Is Don Mattingly really ready to be a major league manager?
The short answer, of course, is nobody really knows. That includes Mattingly, who when asked the question point-blank at his introductory news conference in September answered with a less-than-commanding, "I think I am." And there is one certainty as the legendary first baseman and longtime manager-in-waiting prepares to embark on this journey when spring training begins Wednesday:
Less-than-commanding will be less than adequate.
If Mattingly isn't ready, we'll probably know pretty quickly. But the guess here is that after seven years at the right hand of Joe Torre, Mattingly is more than ready.
For the skeptics, the obvious place to point is to Mattingly's lack of experience, but he isn't unique among Los Angeles Dodgers managers in that department. Of the past eight, five came to the job with no previous managerial experience at the major league level, and yes, that includes Walter Alston and Tommy Lasorda.
What sets Mattingly apart on that list is that he is the only one who never managed in the minors. That's a glaring hole on his résumé. Also glaring is a cringe-worthy moment against the San Francisco Giants last year during one of the few chances he got to manage the Dodgers after a Torre ejection: Mattingly's double mound visit forced him to change pitchers when he didn't want to and probably cost the Dodgers a game.
But Mattingly, even after being named manager, kept a commitment to manage the Phoenix Desert Dogs in the Arizona Fall League. A manager must follow complex plans in that sometimes-convoluted circuit, where each player comes with a set of instructions from his organization for how he is to be used. So if you can juggle a roster in the AFL, you can most likely juggle a roster in the National League.
But managing a slapped-together group of highly touted prospects from five different organizations hardly prepares a manager for the challenge of handling a major league clubhouse, filled with major league personalities, over a long season.
If Mattingly has learned his lesson about in-game strategy gaffes, the real test of whether he is ready for the job will come in how he leads a club that appeared to lose focus and commitment as things began to unravel during the second half of last season.
The day after the season, meeting with reporters on the club-level concourse on a rainy morning at Dodger Stadium, Mattingly was asked what one quality he wished he could add to the team. "Mental toughness," he said. As goals go, it shouldn't have sounded as lofty as it did. But this is a team that has basically folded its tent in the final weeks of both of its most recent non-playoff seasons (2007 and 2010), a team that appeared to spend all three days of a rare visit to Fenway Park last summer paralyzed by culture shock, and a team whose All-Star closer was so broken by August you actually expected him to fail.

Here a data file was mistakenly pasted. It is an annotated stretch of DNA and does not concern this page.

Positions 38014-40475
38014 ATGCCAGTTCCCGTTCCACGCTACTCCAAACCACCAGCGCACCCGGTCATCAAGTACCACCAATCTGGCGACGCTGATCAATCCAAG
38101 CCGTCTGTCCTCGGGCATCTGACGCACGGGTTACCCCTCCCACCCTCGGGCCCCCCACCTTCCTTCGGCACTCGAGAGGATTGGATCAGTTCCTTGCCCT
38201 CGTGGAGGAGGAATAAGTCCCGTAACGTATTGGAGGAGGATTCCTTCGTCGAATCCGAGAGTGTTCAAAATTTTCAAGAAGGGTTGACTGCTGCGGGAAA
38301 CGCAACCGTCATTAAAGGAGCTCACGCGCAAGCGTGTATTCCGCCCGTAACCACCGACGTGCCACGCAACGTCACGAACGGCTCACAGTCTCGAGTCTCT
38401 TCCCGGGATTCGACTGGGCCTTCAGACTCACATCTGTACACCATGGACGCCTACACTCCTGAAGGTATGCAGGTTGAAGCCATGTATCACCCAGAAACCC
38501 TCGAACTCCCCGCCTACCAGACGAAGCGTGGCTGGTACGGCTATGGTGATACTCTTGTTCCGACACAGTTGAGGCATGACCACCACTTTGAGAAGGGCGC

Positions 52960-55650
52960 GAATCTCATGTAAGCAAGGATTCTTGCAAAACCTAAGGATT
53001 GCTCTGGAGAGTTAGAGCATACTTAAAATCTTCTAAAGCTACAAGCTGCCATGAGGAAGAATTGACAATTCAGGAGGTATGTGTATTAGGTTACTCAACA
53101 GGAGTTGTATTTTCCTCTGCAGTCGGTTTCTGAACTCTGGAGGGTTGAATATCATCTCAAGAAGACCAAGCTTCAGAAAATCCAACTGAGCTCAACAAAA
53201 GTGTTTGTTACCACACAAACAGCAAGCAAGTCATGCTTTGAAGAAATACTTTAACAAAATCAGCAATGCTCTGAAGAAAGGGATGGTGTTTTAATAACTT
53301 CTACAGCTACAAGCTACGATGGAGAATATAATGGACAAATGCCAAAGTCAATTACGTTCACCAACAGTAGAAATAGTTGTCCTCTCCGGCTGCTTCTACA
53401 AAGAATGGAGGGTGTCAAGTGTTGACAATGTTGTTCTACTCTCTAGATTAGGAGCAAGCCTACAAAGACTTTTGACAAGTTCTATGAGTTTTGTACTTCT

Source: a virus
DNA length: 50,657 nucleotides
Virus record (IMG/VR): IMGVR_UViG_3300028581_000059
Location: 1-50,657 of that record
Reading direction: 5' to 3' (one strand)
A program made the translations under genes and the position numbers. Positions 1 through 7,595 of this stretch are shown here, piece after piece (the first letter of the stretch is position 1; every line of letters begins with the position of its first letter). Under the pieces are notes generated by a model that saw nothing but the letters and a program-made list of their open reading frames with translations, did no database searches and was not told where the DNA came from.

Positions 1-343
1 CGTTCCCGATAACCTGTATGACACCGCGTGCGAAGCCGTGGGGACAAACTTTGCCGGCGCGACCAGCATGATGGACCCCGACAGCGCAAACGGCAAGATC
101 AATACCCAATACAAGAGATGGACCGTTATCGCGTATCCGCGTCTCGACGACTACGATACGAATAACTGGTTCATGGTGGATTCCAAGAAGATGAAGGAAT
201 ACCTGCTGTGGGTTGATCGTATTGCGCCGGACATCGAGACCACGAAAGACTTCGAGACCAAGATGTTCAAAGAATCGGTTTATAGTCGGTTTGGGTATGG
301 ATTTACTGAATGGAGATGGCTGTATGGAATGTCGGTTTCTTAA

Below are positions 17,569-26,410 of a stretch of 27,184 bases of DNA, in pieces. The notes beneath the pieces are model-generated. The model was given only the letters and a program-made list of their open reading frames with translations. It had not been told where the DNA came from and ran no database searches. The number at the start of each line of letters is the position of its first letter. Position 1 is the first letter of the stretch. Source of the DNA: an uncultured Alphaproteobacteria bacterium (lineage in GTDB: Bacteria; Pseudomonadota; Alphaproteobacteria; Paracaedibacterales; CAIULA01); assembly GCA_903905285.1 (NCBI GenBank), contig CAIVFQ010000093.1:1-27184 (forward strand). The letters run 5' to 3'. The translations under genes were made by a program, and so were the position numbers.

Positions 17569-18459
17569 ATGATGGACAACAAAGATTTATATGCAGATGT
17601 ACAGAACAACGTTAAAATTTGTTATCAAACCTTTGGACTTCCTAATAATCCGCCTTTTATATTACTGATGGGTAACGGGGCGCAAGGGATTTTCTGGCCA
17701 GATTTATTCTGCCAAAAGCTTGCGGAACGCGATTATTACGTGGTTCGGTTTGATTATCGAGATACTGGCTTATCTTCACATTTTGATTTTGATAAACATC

So by giving the answer he gave, Mattingly also may have provided the key criterion on which he ultimately will be judged, at least as far as his rookie season is concerned: Can he bring that mental toughness to this team?
It seems inevitable Mattingly will have a better overall relationship with his players than Torre did, if only because he already has a relationship with them -- an advantage Torre didn't have when he came from New York three years ago.
Torre favored a cerebral approach to hitting (an American League style, if you will, of working counts whenever possible, extending at-bats and wearing down opposing pitchers). Many of the Dodgers' players -- most of whom were considerably younger than the veteran rosters Torre had with the Yankees -- didn't warm up to that approach for a long time, if ever. The overall hitting philosophy won't change -- Mattingly is as committed to it as Torre was -- but Mattingly has spent the past 2½ seasons building relationships with some often-headstrong personalities like Matt Kemp and Andre Ethier, so he comes to the job with considerable cachet already in place.
But that doesn't mean Mattingly's job will be easier than Torre's. Far from it. This is a team with a lot of holes and a lot of question marks, not the least of which is what kind of manager he will be. It is a question he can finally begin answering Wednesday.
Tony Jackson covers the Dodgers for ESPNLosAngeles.com. Follow him on Twitter.